[2, 3]. Developing countries lack a surveillance sys- As a result, most preterm newborns have significantly
tem, and a high proportion of newborns in these reduced humoral responses [7]. Cytotoxic T-cell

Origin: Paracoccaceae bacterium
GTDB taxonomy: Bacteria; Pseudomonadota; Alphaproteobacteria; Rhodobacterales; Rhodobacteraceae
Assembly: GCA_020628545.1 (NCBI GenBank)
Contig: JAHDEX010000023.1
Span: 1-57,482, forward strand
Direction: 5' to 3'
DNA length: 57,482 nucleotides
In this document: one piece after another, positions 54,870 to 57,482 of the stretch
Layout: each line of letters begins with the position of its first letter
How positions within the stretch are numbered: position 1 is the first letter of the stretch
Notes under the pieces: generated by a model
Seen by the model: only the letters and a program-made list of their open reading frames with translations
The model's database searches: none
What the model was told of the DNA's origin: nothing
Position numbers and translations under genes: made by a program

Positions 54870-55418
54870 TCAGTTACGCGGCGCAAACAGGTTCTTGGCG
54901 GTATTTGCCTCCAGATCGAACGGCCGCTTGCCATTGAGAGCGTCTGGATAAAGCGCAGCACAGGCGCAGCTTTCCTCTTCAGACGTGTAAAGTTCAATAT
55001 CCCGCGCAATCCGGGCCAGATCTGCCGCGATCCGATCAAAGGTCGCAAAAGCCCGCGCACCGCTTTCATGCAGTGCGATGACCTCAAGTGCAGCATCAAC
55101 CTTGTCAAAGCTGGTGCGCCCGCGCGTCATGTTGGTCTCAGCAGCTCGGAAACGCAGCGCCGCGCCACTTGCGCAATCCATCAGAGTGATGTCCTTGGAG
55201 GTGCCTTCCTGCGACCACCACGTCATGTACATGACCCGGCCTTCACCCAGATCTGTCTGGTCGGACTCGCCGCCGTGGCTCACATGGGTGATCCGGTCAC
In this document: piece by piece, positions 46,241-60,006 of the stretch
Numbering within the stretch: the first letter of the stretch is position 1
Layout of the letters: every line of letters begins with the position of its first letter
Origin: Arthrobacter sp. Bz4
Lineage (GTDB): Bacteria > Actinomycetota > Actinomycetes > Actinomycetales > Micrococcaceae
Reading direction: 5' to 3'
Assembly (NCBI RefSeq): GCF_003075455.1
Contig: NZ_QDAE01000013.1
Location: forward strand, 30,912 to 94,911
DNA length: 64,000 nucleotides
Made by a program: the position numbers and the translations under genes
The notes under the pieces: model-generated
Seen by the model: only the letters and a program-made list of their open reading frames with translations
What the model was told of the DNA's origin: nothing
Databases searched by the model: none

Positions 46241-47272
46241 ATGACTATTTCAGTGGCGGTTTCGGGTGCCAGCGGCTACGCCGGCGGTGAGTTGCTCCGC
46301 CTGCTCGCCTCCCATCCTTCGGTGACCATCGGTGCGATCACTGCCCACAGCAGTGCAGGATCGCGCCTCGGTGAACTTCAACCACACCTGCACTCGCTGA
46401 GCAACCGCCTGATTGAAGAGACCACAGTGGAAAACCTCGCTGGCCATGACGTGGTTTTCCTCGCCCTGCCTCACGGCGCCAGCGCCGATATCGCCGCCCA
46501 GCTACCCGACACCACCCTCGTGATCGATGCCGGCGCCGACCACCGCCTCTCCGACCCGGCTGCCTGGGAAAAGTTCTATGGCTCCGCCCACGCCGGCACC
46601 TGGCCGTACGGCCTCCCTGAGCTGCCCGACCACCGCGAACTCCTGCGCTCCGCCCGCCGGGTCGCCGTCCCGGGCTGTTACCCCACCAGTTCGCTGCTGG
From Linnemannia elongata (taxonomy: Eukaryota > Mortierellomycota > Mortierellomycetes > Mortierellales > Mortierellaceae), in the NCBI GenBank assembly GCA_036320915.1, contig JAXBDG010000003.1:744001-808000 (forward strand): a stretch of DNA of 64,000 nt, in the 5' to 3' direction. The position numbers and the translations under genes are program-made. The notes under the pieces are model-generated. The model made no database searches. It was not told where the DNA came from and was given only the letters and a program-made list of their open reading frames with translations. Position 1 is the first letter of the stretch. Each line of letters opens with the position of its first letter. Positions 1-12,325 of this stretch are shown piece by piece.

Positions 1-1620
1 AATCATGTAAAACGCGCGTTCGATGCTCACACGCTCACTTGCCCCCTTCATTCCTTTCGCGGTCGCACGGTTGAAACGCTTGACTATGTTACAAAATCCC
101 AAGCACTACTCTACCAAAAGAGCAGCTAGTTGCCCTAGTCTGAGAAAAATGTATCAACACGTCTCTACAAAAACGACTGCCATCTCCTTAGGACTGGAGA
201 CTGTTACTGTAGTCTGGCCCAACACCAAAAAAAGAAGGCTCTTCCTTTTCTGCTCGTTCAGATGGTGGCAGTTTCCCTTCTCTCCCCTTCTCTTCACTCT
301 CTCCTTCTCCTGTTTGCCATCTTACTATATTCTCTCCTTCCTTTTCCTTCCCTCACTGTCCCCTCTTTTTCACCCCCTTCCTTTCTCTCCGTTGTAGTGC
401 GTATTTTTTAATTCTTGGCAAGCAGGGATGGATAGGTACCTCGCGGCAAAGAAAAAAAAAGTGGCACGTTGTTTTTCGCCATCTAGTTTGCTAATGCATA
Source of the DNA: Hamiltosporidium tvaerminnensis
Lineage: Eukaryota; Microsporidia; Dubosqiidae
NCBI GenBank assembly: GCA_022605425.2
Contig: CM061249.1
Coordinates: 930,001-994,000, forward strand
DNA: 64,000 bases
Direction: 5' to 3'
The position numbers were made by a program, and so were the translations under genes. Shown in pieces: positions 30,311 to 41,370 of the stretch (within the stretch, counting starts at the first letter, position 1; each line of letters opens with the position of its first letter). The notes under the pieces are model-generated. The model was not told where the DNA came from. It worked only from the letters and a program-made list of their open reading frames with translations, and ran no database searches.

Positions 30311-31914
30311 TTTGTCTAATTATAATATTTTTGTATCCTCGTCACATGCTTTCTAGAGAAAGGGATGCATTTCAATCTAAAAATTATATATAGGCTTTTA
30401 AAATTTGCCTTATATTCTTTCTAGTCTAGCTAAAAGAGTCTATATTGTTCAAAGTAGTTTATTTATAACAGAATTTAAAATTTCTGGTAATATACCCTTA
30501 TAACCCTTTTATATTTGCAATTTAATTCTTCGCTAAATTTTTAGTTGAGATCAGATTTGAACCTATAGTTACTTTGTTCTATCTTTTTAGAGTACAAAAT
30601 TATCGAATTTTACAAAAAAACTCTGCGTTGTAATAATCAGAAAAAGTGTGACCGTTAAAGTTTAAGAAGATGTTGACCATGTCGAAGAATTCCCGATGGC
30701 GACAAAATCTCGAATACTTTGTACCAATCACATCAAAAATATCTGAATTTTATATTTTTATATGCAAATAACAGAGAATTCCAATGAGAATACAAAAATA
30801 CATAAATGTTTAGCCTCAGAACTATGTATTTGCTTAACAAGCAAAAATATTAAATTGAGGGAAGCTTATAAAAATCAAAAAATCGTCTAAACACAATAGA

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9–1. 16] (Table 1). In very-low-birth-weight economic burden of this condition in already poor newborns (<1500 g). coli. isolated in neonatal infections are more likely to have adverse one-fourth of episodes [15. most pathogens isolated in veloping countries. development index scores. Some low.1 per 1000 live births [4]. of disabilities in this population [8]. Despite the high burden of neonatal sepsis. Klebsiella sp and Candida sp. In addition. Together infected neonates face multiple challenges in diag. Various cutoff points classified neonatal sepsis in developing countries as have been used. countries. it is likely that highly un- WHAT ARE THE MOST COMMON CAUSES clean delivery practices lead to infections with noso- OF NEONATAL SEPSIS IN DEVELOPED comial agents very early in life [18]. includ. Late-onset sepsis presents mainly in high-quality evidence in diagnosis and treatment is very-low-birth-weight infants. [15].5 per 1000 live births 49–170 per 1000 live births. risk [13]. with a focus on de. culture-proven sepsis in [15.2  Challenges in the diagnosis and management of neonatal sepsis activity is also impaired during the newborn period sepsis is caused by maternally transmitted pathogens. In this review we address the OF NEONATAL SEPSIS IN DEVELOPING most frequent questions about the diagnosis and COUNTRIES? treatment of neonatal sepsis. responsible for gions hinder the development of clinical trials and half of episodes. The remaining cases neurodevelopmental outcomes at follow up. they cause one-third of episodes. In developing countries. . prolonged rupture of membranes and inad- crease even more the risk of infections in this equate intrapartum antibiotic prophylaxis increase its population. The main pathogen is CoNS. causes of late-onset sepsis include S. Physicians caring for are E. Coagulase-negative Staphylococcus (CoNS). newborns with prolonged hospitalizations. Less common nostic and treatment decisions. As a result. In developing The incidence of early-onset neonatal sepsis in countries. lack of developed countries is 3–3. aureus. pre- ures that preterm newborns commonly undergo in. 16]. 16]. get infected with community acquired pathogens toms start before 72 h of life) and late-onset (if even after 72 h [11]. Its incidence in lacking. The most common cause of early-onset 16 per 1000 live births and neonatal meningitis in sepsis is Group B Streptococcus (GBS).and hospital-acquired instead of early- epidemiological studies use 72 h [12]. [5]. maternal intrapartum fever.and middle-income to antibiotics than early-onset pathogens [17]. maturity.7 per 1000 live births consensus in definitions and variability between re. Other important etiologic agents global recommendations [10]. The situation in de. several authors have symptoms start afterward). are also experiencing the challenges of de. lower mental and psychomotor aureus. Infants with of episodes. followed by Escherichia coli. 9]. coli is more common than settings. Chorioamnionitis. central lines. but most community. use of but improvements in survival have not been accom. isolated in half 0. Early-onset and late-onset. Late-onset pathogens are more resistant home births [4].8–6. COUNTRIES? most neonates are born at the household and might Neonatal sepsis is divided into early-onset (if symp. parenteral feeding and mechanical ven- panied by proportional reductions in the incidence tilation [14]. GBS [16]. which are implementing tertiary care cen- ters. WHAT ARE THE MOST COMMON CAUSES veloped countries [11]. veloping countries is further complicated by a lack of Enterococcus sp and Pseudomonas aeruginosa [14. clinically diagnosed sepsis is present in developed countries is 0. This increases the social and teria [15. The susceptibility of the population. 15] reliable surveillance systems and high proportion of (Table 1). E. The multiple skin punctures and invasive proced. the hospital setting before 72 h of life are similar to those isolated afterward. from 48 h to 7 days. visual impairment and Listeria monocytogenes and other gram-negative bac- impaired growth [8. Late-onset sepsis is caused by nosocomial Advances in perinatal and neonatal intensive care infections and is more common in preterms and in have reduced the mortality rate of preterm infants. of early-onset sepsis are caused by Staphylococcus ing cerebral palsy.